East Ramapo budget must pass: Editorial
District residents must make choices about how to provide for all children in the district. They can start charting that path on June 20. Support the budget, and begin crafting future spending plans today. Video by Nancy Cutler/lohud Wochit
This new spending plan is rational and reasonable. Sadly, it took a lot of missteps to get here.
It’s June. East Ramapo’s 2017-2018 budget remains unsettled. That’s a scary place for the deeply divided district, which has already seen two controversial spending plans upended this budget season alone.
The district has one more chance to win approval for its spending plan on June 20. East Ramapo voters must approve the $231.6 million spending plan. The alternative — an automatic contingency budget — would freeze the district’s tax levy, even as expenses rise, precipitating yet more cuts in the struggling district.
Andrew Mandel writes:
The Journal News has officially endorsed the revised East Ramapo budget
, calling it “rational, reasonable and worth everyone’s support.” With every other district in Rockland, Westchester and Putnam Counties having passed their school budget, it is time for us to avoid a contingency budget and do the same. Tell your networks to vote YES this coming Tuesday, June 20
Join us this Saturday for getting out the vote at 11 a.m. in front of the 7-Eleven on Kennedy Drive. See you then!
East Ramapo: Budget concerns raised ahead of new vote
A re-vote is scheduled for June 20.
Concerns are being raised that voters will reject East Ramapo’s revised budget during a special election next week, a defeat that would force $2 million worth of cuts to a public school district trying to mend itself.
During a public hearing on Tuesday, residents weighed in on the $231.6 million proposal, with a few saying they’re doubtful it’ll pass.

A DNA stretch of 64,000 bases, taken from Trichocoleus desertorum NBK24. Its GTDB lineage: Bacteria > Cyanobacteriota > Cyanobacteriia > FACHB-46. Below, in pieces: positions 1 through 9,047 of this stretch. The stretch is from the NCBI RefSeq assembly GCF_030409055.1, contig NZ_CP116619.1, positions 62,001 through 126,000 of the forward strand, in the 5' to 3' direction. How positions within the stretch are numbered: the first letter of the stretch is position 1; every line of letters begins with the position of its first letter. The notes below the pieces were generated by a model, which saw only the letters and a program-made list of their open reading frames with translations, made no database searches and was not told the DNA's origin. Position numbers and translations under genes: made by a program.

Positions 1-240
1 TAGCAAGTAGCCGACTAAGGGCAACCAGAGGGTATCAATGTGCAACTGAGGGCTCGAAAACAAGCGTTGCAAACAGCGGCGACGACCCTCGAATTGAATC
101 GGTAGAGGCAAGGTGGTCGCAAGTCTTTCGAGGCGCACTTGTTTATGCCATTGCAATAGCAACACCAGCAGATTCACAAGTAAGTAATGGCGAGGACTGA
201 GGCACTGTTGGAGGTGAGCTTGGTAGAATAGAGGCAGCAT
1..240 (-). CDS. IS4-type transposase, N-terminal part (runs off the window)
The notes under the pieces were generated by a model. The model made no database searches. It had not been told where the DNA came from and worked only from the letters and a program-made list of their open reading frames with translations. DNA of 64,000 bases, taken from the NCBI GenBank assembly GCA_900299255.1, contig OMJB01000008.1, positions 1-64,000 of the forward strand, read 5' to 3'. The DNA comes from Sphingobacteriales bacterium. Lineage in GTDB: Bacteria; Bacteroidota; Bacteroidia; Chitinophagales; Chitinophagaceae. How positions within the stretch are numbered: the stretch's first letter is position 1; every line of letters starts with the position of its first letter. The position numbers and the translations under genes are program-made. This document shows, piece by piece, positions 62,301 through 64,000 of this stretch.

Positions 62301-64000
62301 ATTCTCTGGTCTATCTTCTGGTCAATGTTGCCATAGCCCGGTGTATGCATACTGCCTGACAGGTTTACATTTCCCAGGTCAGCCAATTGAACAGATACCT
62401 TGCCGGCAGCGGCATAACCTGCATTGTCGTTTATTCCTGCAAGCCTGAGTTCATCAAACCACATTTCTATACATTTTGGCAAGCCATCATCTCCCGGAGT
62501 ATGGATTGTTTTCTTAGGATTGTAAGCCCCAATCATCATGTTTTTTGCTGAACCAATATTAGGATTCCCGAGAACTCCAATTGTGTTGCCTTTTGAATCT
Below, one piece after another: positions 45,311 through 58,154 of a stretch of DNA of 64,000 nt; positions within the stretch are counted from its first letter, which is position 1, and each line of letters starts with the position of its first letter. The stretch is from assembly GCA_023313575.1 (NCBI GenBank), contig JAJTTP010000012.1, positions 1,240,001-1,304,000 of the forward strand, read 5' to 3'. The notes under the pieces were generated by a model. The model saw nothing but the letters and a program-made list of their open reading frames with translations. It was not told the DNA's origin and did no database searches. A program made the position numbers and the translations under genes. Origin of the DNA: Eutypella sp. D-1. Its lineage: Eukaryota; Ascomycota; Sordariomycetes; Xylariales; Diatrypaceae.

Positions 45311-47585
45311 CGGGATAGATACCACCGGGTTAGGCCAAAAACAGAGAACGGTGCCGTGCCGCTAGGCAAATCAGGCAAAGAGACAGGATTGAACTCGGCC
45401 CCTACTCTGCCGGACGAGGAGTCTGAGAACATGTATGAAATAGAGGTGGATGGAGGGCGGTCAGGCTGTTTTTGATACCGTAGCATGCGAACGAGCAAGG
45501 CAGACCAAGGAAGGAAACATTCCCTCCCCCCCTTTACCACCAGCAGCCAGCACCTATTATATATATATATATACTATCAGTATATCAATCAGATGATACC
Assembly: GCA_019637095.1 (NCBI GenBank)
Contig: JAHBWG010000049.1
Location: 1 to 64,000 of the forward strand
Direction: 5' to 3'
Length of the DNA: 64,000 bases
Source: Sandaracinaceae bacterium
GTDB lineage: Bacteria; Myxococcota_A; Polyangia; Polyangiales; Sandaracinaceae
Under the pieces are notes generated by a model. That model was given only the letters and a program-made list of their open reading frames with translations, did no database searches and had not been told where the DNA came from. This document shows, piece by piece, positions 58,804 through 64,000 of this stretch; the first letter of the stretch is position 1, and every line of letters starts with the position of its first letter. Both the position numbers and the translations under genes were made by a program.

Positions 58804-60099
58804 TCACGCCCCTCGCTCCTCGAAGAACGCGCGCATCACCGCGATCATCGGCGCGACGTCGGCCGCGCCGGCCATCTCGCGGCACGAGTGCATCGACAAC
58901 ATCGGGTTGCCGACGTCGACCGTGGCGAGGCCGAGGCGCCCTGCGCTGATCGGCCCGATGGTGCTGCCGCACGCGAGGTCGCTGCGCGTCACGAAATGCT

The proposed budget carries a 1.48 percent tax increase, which, officials said, translates into $120 annually for the average household.
Posted Jun 13, 2017, 11:06 pm; updated Jun 15, 2017, 6:50 am
East Ramapo school board holds meeting on new budget
The district’s budget will come with a tax hike of 1.48%
The East Ramapo School Board held a meeting on Tuesday to review the budget for the 2017/18 school year with the public, after the last budget was voted down.
The budget will come with a 1.48% tax hike, or roughly $120 more for the average homeowner. The previously proposed budget had a tax hike of 2.49%.
The budget also states that no funding will be given to private school students to be bused on days public schools are closed, which left some residents disappointed.
“There is no equity,” Rivkie Feiner, of Monsey said. “They talk about unified community. We are paying tremendous taxes and there was no good will shown.”
If the $232M budget doesn’t pass, there would be a $2M hole to fill. The state monitor appointed to oversee the district’s budget after it failed the first time says that a hole of that size would be detrimental.
Voters will make their final decision on the budget on June 20.
Andrew Mandel writes:
It’s ALL HANDS ON DECK to ensure that the revised budget — which focuses on educational improvements and stays within the tax-cap — passes on Tuesday.
While FIOS News
the Journal News are reporting
that some non-public school families don’t like the budget that their school board members approved, at this point everyone can feel good that their YES vote would be a step forward for the district; a NO vote would be devastating both for students and for community-building, resulting in over $2 million in cuts for children who are just starting to show signs of improvement.
We are meeting on Saturday morning at 11 a.m. at the 7-11 on Kennedy Drive to get out the vote. We hope you can join us. If you can’t, let me know if you are free in the evening on Tuesday to encourage voting then.
Andrew Mandel writes:
Today, the Commissioner approved — and the district board passed — a tax-cap-compliant budget that expands educational programming for the district’s students, including summer programming, arts, and teachers for students with special needs and English language learners. It does not include additional transportation for non-public schools on days when the public schools are closed, and board member Harry Grossman said he fears the budget would not pass without it. That would be a tragedy. If the budget fails on June 20, a contingency budget would result in cuts of over $2 million. Surely, no one wants to be responsible for that! I was glad to see all board members present tonight vote yes.
So, let’s get out the vote to show our support for this budget. Join our volunteers on Saturday, June 17 at 11 a.m. outside the 7-11 on Kennedy Drive for one big push of door-knocking! RSVP to let me know you’ll be with us so I know how many materials to bring.